A medium-length ice core was drilled at the ice divide on the Lomonosovfonna plateau (1230 m a.s.l.), Svalbard, in May 1997. As part of this project, temperature measurements were performed in the 120m deep borehole. At this site the ice thickness based on radar measurements is 126.5 m and the mean annual accumulation rate is 380 kg m–3. the measurements over the 15–120m depth interval show a nearly isothermal profile with a mean value of –2.8˚C and a standard deviation of 0.2˚C. the measurements reveal a temperature minimum at approximately 70m depth and a temperature gradient of 0.011 ±0.004˚Cm–1 near the bottom. the temperature minimum and relatively low temperature gradient cannot be explained in terms of a steady-state climate. Numerical calculations with a simple one-dimensional diffusion–advection model show that the temperature increased at a maximum rate of 0.02–0.025Ka–1 over the last 100 years, the total temperature increase amounting to 2.0–3.0K. Forcing the model with the observed record at Svalbard airport revealed that in the 19th century the surface temperature was at most 2.5 K lower, and that the instrumental observations started during a period with temperatures comparable to the end of the 19th century. the data are of particular interest for historical simulations since often no other temperature data are available in polar areas.
High-resolution ground-penetrating radar surveys at 50 MHz on the polythermal glaciers Hornbreen, Hambergbreen and several surrounding glaciers in southern Spitsbergen, Svalbard, are presented and interpreted. Accurate positioning was obtained using differential global positioning system (DGPS). Digital elevation models (DEMs) of the bedrock and surface were constructed. Comparison of DGPS data and surface DEMs with data from the topographic mappings from 1936 oblique stereoscopic aerial photographs and from Mission Russe in 1899–1901 shows that the Hornbreen and Hambergbreen surfaces are about 60–100 m thinner today in the upper part than at the beginning of the 20th century. Hornbreen has retreated by 13.5 km from the central part of the front, and Hambergbreen by 16 km. All the fronts of the nearby east-coast glaciers in this area have retreated. The bedrock DEM shows that the Hornbreen and Hambergbreen beds lie at –25 to 25 m a.s.l. The combination of sub-sea-level fronts and increasing steepness of the glaciers suggests that the low-lying glaciated valley filled by Hornbreen and Hambergbreen may become a partially inundated ice-free isthmus within perhaps 100 years.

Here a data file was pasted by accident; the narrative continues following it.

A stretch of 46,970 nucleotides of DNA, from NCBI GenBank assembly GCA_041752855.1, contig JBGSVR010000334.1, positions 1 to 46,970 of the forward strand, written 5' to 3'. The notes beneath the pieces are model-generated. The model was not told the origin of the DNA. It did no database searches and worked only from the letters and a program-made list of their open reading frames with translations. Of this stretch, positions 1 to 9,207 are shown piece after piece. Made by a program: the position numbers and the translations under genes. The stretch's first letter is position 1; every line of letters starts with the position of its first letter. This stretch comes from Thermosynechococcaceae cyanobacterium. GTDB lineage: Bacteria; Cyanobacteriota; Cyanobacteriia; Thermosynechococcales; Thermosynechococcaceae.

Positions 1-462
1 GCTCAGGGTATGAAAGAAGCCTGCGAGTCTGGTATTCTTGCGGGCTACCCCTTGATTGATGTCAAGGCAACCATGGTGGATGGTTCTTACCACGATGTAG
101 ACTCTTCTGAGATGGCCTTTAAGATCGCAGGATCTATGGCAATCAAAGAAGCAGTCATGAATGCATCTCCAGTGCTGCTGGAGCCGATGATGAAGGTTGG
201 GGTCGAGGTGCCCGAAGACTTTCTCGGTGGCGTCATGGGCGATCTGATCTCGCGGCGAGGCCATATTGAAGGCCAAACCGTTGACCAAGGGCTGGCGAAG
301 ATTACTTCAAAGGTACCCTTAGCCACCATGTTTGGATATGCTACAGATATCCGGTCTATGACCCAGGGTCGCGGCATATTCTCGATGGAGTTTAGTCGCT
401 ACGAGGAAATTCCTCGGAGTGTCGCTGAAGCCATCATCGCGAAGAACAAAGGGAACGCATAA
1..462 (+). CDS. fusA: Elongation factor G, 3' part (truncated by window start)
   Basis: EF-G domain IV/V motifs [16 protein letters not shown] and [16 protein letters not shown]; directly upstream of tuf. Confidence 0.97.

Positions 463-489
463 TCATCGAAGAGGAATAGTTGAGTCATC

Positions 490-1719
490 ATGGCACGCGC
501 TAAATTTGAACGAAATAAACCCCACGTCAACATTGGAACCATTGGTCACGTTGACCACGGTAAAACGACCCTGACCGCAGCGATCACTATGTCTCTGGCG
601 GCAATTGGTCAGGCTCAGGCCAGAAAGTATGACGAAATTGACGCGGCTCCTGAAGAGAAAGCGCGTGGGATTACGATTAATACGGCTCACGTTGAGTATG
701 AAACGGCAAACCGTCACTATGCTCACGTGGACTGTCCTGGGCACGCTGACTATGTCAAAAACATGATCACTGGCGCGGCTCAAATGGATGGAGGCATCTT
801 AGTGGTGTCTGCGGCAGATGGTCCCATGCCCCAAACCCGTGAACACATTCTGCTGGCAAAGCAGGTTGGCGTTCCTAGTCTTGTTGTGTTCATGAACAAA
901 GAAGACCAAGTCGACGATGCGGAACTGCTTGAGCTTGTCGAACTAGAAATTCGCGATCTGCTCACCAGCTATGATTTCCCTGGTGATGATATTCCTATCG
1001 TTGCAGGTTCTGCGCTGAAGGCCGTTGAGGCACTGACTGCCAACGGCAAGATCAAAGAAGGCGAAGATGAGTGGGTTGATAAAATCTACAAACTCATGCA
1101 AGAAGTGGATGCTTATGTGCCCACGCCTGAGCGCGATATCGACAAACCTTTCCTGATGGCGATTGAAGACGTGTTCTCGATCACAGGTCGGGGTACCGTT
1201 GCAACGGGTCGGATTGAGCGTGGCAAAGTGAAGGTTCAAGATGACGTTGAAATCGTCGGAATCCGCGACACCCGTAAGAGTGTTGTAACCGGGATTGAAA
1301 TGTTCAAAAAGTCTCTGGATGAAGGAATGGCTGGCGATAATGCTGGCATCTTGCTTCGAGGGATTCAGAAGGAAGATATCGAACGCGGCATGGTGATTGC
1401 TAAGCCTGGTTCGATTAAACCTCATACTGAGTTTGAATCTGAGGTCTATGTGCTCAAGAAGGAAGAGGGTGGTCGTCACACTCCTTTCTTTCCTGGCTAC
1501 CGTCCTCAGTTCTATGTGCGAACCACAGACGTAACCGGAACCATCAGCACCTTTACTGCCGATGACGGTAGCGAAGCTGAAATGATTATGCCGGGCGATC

Detailed ground-penetrating radar (GPR) surveys on the firn–ice transition zones of Kongsvegen, Nordenskjoldbreen, Hansbreen and Werenskioldbreen, Svalbard, are presented. We discuss features seen in GPR radargrams in all polythermal glaciers down-glacier of the firn line. The firn line of a polythermal glacier in GPR data is easily detected with both 50 and 200 MHz radar. By comparison with satellite images, characteristic patterns of reflection are shown to be caused by superimposed ice, but the reflections from the interface between the superimposed ice and the underlying glacier ice are of unknown origin. Layered reflections within the superimposed ice and firn area are likely from layers of ice lenses and relatively low-density firn in the firn area, and from bubble-rich and bubble-poor ice in the superimposed-ice zone. Dipping foliations in the glacier ice down-glacier of the firn line show that the layered reflections from the firn line are preserved, though in much weaker form, even when the firn has been transformed to solid ice.